carefully, as they describe your rights and restrictions with respect
   to this document.  Code Components extracted from this document must
   include Simplified BSD License text as described in Section 4.e of
   the Trust Legal Provisions and are provided without warranty as
   described in the Simplified BSD License.

Table of Contents

   1.  Introduction  . . . . . . . . . . . . . . . . . . . . . . . .   3
     1.1.  Use Cases and Deployment Scenarios  . . . . . . . . . . .   4
   2.  Terminology . . . . . . . . . . . . . . . . . . . . . . . . .   5
   3.  Protocol Overview . . . . . . . . . . . . . . . . . . . . . .   5
     3.1.  Multicast Context Transfer between Access Routers . . . .   6
     3.2.  Protocol Operations Specific to FMIPv6  . . . . . . . . .   8
     3.3.  Protocol Operations Specific to PFMIPv6 . . . . . . . . .  10
   4.  Protocol Details  . . . . . . . . . . . . . . . . . . . . . .  13
     4.1.  Protocol Operations Specific to FMIPv6  . . . . . . . . .  14
       4.1.1.  Operations of the Mobile Node . . . . . . . . . . . .  14
       4.1.2.  Operations of the Previous Access Router  . . . . . .  14
       4.1.3.  Operations of the New Access Router . . . . . . . . .  15
       4.1.4.  Buffering Considerations  . . . . . . . . . . . . . .  15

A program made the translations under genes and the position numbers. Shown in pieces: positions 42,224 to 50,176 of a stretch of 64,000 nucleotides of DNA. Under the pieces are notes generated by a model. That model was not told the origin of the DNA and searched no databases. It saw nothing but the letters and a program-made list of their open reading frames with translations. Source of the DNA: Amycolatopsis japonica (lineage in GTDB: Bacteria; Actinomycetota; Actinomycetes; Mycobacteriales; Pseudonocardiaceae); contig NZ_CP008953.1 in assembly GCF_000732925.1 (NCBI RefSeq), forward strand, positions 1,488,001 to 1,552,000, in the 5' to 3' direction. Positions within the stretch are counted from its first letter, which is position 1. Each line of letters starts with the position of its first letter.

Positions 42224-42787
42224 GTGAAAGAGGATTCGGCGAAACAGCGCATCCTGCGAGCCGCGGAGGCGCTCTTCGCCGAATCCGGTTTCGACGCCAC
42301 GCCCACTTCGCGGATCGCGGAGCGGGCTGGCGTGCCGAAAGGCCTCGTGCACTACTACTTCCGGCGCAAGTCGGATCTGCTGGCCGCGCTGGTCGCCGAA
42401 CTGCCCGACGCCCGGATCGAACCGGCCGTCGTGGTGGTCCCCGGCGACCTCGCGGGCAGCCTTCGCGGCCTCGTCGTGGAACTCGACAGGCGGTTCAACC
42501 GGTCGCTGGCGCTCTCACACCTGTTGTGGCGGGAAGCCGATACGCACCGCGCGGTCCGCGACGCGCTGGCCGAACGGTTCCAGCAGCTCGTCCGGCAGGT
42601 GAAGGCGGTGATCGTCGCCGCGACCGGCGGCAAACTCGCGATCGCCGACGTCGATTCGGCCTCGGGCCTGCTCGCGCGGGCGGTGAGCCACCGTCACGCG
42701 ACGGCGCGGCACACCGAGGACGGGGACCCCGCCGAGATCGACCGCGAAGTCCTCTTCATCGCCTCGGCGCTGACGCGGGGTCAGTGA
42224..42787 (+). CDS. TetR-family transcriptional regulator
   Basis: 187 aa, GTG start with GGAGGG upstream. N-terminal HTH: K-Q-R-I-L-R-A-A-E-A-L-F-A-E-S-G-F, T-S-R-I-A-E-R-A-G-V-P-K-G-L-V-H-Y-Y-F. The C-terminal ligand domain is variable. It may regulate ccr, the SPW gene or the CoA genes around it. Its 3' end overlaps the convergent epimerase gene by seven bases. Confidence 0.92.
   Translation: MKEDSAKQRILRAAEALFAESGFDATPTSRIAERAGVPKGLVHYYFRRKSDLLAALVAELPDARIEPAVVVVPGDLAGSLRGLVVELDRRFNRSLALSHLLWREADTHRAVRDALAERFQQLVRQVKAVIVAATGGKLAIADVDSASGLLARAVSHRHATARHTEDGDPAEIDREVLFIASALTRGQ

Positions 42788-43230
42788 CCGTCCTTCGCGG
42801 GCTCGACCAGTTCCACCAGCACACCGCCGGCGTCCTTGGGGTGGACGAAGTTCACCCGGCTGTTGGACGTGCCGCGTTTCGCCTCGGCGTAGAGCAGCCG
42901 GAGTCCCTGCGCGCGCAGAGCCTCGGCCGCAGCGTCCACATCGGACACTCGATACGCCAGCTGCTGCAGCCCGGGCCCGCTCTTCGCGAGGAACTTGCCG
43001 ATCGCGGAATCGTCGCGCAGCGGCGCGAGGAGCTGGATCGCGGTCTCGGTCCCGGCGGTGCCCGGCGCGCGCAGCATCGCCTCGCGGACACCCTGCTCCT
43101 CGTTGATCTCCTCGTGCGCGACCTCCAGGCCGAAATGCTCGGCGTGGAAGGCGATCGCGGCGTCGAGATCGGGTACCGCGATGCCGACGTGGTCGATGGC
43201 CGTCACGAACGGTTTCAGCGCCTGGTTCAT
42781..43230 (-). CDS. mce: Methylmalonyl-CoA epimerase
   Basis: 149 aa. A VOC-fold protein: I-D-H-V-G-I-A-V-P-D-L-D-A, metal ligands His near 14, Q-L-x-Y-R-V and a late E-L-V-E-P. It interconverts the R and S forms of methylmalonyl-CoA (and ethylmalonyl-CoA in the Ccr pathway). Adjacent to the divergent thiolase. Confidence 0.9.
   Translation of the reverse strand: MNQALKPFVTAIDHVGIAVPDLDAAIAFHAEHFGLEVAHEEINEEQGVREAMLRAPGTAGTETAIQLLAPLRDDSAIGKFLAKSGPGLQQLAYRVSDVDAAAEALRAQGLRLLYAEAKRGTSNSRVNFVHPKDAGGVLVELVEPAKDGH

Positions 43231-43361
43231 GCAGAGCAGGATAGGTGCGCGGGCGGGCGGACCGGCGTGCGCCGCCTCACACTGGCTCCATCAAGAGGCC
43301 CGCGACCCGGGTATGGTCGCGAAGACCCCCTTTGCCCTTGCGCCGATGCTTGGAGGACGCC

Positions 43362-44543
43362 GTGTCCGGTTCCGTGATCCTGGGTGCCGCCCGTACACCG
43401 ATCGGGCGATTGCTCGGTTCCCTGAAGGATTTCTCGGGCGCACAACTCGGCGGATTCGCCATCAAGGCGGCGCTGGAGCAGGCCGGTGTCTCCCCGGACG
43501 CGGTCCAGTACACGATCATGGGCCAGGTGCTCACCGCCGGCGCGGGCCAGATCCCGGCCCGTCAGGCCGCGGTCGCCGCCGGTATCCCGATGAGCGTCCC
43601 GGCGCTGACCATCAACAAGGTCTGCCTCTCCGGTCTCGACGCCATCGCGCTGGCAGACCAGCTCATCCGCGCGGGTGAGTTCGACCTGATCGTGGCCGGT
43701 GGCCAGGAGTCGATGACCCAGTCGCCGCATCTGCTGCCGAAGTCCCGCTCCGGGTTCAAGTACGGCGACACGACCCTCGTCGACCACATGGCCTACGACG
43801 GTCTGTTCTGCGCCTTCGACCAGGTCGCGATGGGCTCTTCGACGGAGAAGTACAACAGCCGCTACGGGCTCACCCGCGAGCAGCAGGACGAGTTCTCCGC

4.2.  Protocol Operations Specific to PFMIPv6 . . . . . . . . .  16
       4.2.1.  Operations of the Mobile Node . . . . . . . . . . . .  16
       4.2.2.  Operations of the Previous MAG  . . . . . . . . . . .  16
       4.2.3.  Operations of the New MAG . . . . . . . . . . . . . .  17
       4.2.4.  IPv4 Support Considerations . . . . . . . . . . . . .  18
   5.  Message Formats . . . . . . . . . . . . . . . . . . . . . . .  18
     5.1.  Multicast Indicator for Proxy Router Advertisement
           (PrRtAdv) . . . . . . . . . . . . . . . . . . . . . . . .  18
     5.2.  Extensions to Existing Mobility Header Messages . . . . .  19
     5.3.  New Multicast Mobility Option . . . . . . . . . . . . . .  19
     5.4.  New Multicast Acknowledgement Option  . . . . . . . . . .  21
     5.5.  Length Considerations: Number of Records and Addresses  .  23
     5.6.  MLD (IGMP) Compatibility Requirements . . . . . . . . . .  23
   6.  Security Considerations . . . . . . . . . . . . . . . . . . .  23
   7.  IANA Considerations . . . . . . . . . . . . . . . . . . . . .  24
   8.  Acknowledgments . . . . . . . . . . . . . . . . . . . . . . .  24



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   9.  References  . . . . . . . . . . . . . . . . . . . . . . . . .  24
     9.1.  Normative References  . . . . . . . . . . . . . . . . . .  25
     9.2.  Informative References  . . . . . . . . . . . . . . . . .  25
   Appendix A.  Change Log . . . . . . . . . . . . . . . . . . . . .  26
   Authors' Addresses  . . . . . . . . . . . . . . . . . . . . . . .  28

1.  Introduction

   Mobile IPv6 [RFC6275] defines a network layer mobility protocol
   involving participation by mobile nodes, while Proxy Mobile IPv6
   [RFC5213] provides a mechanism without requiring mobility protocol
   operations at a Mobile Node (MN).  Both protocols introduce traffic